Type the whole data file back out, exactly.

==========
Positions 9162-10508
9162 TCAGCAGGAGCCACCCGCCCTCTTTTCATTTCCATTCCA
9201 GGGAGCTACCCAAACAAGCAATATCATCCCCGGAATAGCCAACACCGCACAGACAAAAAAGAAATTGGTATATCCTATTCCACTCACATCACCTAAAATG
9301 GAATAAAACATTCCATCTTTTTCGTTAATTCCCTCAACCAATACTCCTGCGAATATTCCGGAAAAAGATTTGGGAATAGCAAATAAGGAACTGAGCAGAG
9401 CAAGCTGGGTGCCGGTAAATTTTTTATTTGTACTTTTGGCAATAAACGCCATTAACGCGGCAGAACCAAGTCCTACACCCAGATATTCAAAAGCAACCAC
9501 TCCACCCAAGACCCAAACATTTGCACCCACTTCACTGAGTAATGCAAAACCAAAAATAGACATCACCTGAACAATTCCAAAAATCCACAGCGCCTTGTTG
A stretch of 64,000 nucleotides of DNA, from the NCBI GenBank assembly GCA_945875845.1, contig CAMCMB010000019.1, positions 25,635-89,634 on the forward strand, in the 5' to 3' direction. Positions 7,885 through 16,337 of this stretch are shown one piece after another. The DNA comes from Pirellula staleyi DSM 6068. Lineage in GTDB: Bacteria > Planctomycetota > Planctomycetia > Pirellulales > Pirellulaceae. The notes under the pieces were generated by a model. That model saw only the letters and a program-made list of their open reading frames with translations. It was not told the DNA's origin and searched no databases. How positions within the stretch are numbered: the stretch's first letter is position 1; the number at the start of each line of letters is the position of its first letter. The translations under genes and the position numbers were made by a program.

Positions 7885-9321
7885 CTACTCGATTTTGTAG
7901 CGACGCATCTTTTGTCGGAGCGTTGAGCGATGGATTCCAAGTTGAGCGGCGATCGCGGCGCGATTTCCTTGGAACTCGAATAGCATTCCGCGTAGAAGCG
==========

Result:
Positions 9162-10508
9162 TCAGCAGGAGCCACCCGCCCTCTTTTCATTTCCATTCCA
9201 GGGAGCTACCCAAACAAGCAATATCATCCCCGGAATAGCCAACACCGCACAGACAAAAAAGAAATTGGTATATCCTATTCCACTCACATCACCTAAAATG
9301 GAATAAAACATTCCATCTTTTTCGTTAATTCCCTCAACCAATACTCCTGCGAATATTCCGGAAAAAGATTTGGGAATAGCAAATAAGGAACTGAGCAGAG
9401 CAAGCTGGGTGCCGGTAAATTTTTTATTTGTACTTTTGGCAATAAACGCCATTAACGCGGCAGAACCAAGTCCTACACCCAGATATTCAAAAGCAACCAC
9501 TCCACCCAAGACCCAAACATTTGCACCCACTTCACTGAGTAATGCAAAACCAAAAATAGACATCACCTGAACAATTCCAAAAATCCACAGCGCCTTGTTG
A stretch of 64,000 nucleotides of DNA, from the NCBI GenBank assembly GCA_945875845.1, contig CAMCMB010000019.1, positions 25,635-89,634 on the forward strand, in the 5' to 3' direction. Positions 7,885 through 16,337 of this stretch are shown one piece after another. The DNA comes from Pirellula staleyi DSM 6068. Lineage in GTDB: Bacteria > Planctomycetota > Planctomycetia > Pirellulales > Pirellulaceae. The notes under the pieces were generated by a model. That model saw only the letters and a program-made list of their open reading frames with translations. It was not told the DNA's origin and searched no databases. How positions within the stretch are numbered: the stretch's first letter is position 1; the number at the start of each line of letters is the position of its first letter. The translations under genes and the position numbers were made by a program.

Positions 7885-9321
7885 CTACTCGATTTTGTAG
7901 CGACGCATCTTTTGTCGGAGCGTTGAGCGATGGATTCCAAGTTGAGCGGCGATCGCGGCGCGATTTCCTTGGAACTCGAATAGCATTCCGCGTAGAAGCG